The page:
Confusion over Accord’s ‘demand-driven’ widening access plan

Key recommendation in Australian sector review report is substantially different from its historical namesake

二月 28, 2024
Dusty set of scales outside a closed shop in Siwa, Egypt, 2018
Source: iStock/John Wreford

Confusing signals around a key recommendation in Australia’s higher education blueprint will need to be untangled, according to experts.

The Universities Accord’s final report recommends a new funding system featuring “equitable access, participation and success” for people from under-represented groups, describing the approach as “demand-driven for equity”.

The inference is that uncapped access to higher education places, which was granted to indigenous people in regional areas and subsequently to their metropolitan cousins, would now be extended to all disadvantaged people.

Education minister Jason Clare described the proposal as “a demand-driven system focusing first on equity students”.

“We did that for indigenous students last year. The recommendation here is to expand that to students from poor backgrounds and the regions and expand that over time to more students,” he said.

The report urges the government to ensure that “all students from under-represented backgrounds” are eligible for funded places at public universities “as soon as possible” by redirecting unused funding from the government’s commitment to fund 20,000 additional places in 2023 and 2024.

It does not propose a mechanism for guaranteeing places to equity students after this surplus funding is exhausted.

Australian National University analyst Andrew Norton pointed out that the surplus funding had already been allocated to universities, on condition that they develop institutional equity plans. “Holding the money over would be more sensible than the equity plan idea, but obviously it is still a capped amount,” he said.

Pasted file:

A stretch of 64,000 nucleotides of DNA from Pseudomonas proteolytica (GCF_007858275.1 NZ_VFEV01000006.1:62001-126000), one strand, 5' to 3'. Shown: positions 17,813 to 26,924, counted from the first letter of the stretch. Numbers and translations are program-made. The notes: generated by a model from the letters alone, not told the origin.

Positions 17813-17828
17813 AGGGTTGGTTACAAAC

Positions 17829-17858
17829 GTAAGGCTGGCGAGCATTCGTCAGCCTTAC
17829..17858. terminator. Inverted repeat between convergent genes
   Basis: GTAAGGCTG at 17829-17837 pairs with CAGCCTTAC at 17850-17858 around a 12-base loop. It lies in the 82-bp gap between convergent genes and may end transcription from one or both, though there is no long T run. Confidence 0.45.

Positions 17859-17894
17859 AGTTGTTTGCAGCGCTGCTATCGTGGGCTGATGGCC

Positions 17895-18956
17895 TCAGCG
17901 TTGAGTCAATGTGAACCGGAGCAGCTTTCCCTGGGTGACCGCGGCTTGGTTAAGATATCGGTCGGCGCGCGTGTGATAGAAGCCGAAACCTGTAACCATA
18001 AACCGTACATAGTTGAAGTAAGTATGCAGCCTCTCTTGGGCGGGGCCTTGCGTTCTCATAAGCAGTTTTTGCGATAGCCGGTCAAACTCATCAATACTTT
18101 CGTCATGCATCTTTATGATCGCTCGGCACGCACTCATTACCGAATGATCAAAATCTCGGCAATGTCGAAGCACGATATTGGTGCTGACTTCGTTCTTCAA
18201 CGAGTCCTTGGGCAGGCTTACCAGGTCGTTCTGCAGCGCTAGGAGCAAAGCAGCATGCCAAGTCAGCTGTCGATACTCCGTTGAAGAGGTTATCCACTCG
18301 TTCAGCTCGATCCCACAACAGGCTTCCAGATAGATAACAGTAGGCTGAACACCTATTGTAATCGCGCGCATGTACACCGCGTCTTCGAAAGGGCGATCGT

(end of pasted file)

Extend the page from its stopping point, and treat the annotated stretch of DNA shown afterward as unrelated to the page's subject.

The report also describes the new approach as “planned allocation of places to universities”. This is different from the rationale of the demand-driven system between 2012 and 2017, when student choice drove the allocation of university places.

Western Sydney University vice-chancellor Barney Glover said the last decade’s demand-driven system had significantly increased student numbers, including those from historically under-represented backgrounds, while responding effectively to “most” skill shortages and contributing to gross domestic product.

But Professor Glover, a member of the Universities Accord panel, said the model had also attracted criticism for fuelling “unfettered growth” in higher education and ushering underprepared students into universities. Critics also questioned whether the system was “truly meeting labour market needs”.

He told the Universities Australia (UA) conference in Canberra that the panel had proposed “a managed demand-driven system for the future – a more planned and managed system to guide us over the next 25 years”.

Under such an approach, students’ demand could drive what they studied but not necessarily where. UA chair David Lloyd described it as “a national market for placements”, with “systemic control” to prevent the unconstrained growth of the last decade.

The system would be managed by the proposed tertiary education commission, through university compacts, to ensure that institutions only accommodated genuine demand from people capable of meeting entry requirements.

Professor Norton said the use of the term “demand-driven” implied that the higher education system as a whole would have the capacity to meet demand.

This could be a lofty ambition, with around 40 per cent of Australian citizens meeting at least one equity definition. “Making such a large group demand-driven but the rest capped would be very messy and not consistent with the idea that university growth should be within a regulated range for each university,” he said.

Professor Lloyd said the proposals would give rise to “what do you mean?” conversations.

“There is talk about it being a needs-based system. Technically, if you’re going to meet need, you have to meet demand.”



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